DocumentDB is Microsoft’s newest NoSQL document database platform that runs on Azure. In this tutorial, we will learn all about querying documents using the special version of SQL supported by DocumentDB.
NoSQL Document Database
DocumentDB is Microsoft’s newest NoSQL document database, however, when we say NoSQL document database, what precisely do we mean by NoSQL, and document database?
- SQL means Structured Query Language which is a traditional query language of relational databases. SQL is often equated with relational databases.
- It is really more helpful to think of a NoSQL database as a non-relational database, so NoSQL really means non-relational.
There are different types of NoSQL databases which include key value stores such as −
- Azure Table Storage
- Column-based stores, like Cassandra
- Graph databases, like NEO4
- Document databases, like MongoDB and Azure DocumentDB
Why SQL Syntax?
- SQL is just a language, but it’s also a very popular language that’s rich and expressive. Thus, it definitely seems like a good idea to use some dialect of SQL rather than come up with a whole new way of expressing queries that we would need to learn if you wanted to get documents out of your database.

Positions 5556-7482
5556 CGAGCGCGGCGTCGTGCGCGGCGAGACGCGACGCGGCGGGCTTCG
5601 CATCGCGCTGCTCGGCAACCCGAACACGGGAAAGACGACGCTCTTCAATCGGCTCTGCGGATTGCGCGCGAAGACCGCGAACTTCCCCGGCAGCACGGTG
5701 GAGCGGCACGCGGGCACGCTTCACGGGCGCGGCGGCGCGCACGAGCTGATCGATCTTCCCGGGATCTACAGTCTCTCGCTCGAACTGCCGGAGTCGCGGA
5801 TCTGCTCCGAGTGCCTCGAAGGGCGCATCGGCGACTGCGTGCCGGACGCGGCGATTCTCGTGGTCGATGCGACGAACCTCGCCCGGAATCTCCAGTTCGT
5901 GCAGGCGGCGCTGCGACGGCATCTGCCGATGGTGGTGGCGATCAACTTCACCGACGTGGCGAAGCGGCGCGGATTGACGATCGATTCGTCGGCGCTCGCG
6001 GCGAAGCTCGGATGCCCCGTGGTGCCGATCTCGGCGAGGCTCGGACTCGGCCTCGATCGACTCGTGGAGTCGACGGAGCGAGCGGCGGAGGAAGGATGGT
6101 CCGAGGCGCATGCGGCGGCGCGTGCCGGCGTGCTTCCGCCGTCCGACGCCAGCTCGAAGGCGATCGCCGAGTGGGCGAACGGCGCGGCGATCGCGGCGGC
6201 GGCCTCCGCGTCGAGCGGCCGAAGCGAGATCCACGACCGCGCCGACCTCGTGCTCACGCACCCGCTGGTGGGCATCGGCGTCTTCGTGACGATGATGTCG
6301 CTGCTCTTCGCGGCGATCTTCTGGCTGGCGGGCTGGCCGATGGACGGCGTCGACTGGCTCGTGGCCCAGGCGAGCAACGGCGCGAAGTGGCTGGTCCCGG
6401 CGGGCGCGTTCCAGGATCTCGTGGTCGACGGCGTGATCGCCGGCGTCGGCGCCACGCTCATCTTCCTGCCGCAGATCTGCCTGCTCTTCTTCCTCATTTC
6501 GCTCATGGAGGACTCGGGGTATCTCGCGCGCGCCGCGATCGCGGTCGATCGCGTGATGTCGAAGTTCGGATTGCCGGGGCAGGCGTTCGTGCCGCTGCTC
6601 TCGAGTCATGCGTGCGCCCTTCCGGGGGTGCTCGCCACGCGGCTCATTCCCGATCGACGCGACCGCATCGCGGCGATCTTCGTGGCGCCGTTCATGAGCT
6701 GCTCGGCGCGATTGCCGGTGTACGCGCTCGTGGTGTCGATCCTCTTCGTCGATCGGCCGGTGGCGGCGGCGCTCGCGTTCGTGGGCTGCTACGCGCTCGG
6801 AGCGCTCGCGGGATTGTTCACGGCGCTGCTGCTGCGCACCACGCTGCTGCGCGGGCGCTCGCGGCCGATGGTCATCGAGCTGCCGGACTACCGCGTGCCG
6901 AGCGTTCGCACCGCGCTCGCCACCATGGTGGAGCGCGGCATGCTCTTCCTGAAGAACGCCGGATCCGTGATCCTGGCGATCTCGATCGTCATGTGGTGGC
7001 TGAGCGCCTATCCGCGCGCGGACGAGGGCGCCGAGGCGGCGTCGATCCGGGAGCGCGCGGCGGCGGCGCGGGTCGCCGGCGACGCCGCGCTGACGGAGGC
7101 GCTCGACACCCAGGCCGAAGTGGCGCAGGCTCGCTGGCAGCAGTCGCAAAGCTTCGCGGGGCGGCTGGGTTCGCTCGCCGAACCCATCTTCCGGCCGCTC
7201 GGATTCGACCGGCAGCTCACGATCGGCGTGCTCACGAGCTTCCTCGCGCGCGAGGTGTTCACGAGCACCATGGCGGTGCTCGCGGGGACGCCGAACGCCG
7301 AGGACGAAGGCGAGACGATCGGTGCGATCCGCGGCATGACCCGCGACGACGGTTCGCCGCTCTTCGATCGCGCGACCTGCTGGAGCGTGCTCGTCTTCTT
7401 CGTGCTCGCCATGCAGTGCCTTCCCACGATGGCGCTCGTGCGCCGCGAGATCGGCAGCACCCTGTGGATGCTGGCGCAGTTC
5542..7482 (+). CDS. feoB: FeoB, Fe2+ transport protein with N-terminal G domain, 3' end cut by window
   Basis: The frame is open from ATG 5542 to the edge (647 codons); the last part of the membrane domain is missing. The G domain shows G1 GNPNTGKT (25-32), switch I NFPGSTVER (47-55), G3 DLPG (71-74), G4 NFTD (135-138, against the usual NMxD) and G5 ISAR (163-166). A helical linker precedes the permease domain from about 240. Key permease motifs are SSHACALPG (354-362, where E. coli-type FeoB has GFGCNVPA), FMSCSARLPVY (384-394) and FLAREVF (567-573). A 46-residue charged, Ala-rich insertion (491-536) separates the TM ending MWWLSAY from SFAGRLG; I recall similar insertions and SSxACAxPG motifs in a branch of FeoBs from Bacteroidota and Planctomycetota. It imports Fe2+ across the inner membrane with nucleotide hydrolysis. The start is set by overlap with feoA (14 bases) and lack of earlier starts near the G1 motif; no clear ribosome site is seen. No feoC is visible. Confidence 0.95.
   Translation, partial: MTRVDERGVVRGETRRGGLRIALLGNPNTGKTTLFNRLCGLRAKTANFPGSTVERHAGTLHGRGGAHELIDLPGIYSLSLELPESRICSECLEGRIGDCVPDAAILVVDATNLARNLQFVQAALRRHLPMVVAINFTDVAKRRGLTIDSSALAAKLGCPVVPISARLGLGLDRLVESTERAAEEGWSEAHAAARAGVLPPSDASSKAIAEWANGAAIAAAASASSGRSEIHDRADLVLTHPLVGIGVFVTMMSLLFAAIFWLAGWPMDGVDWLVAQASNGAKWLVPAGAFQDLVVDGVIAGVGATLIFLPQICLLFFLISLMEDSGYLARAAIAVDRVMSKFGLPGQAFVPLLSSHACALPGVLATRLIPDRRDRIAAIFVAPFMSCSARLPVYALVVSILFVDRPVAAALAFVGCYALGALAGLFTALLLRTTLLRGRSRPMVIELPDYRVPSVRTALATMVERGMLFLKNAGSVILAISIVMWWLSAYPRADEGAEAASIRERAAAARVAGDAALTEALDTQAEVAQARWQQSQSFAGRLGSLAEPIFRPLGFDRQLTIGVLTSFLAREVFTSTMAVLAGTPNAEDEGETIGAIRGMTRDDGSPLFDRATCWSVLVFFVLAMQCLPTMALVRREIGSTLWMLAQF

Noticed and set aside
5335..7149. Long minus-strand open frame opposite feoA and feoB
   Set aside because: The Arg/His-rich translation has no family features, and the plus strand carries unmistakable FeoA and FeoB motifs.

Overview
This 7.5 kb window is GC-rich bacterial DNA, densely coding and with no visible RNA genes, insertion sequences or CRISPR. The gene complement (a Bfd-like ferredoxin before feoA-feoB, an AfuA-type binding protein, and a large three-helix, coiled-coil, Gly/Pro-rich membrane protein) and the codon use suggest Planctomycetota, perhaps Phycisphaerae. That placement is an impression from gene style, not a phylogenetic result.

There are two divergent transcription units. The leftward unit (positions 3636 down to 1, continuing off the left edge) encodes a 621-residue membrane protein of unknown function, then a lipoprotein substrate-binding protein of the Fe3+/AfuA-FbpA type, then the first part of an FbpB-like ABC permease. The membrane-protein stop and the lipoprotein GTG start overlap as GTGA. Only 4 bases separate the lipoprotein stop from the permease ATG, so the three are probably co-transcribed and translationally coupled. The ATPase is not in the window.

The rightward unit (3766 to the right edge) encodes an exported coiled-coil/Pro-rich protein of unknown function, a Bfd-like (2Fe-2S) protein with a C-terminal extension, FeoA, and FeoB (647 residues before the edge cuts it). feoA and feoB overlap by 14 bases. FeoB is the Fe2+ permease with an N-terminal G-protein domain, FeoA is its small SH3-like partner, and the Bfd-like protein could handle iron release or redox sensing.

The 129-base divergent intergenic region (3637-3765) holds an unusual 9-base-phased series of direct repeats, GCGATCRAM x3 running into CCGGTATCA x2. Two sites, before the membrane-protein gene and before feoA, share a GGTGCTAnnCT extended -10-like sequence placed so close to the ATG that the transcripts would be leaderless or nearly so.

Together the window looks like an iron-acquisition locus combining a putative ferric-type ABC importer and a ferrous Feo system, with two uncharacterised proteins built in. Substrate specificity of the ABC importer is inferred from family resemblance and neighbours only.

How does SQL Work?
The DocumentDB team has answered this question in several innovative ways. Few of them are listed as follows −
- First, assuming you’ve not changed the default behavior to automatically index every property in a document, you can use dotted notation in your queries to navigate a path to any property no matter how deeply nested it may be within the document.
- You can also perform an intra-document join in which nested array elements are joined with their parent element within a document in a manner very similar to the way a join is performed between two tables in the relational world.
- Your queries can return documents from the database as it is, or you can project any custom JSON shape you want based on as much or as little of the document data that you want.
- SQL in DocumentDB supports many of the common operators including −
- Arithmetic and bitwise operations
- AND and OR logic
- Equality and range comparisons
- String concatenation
- The query language also supports a host of built-in functions.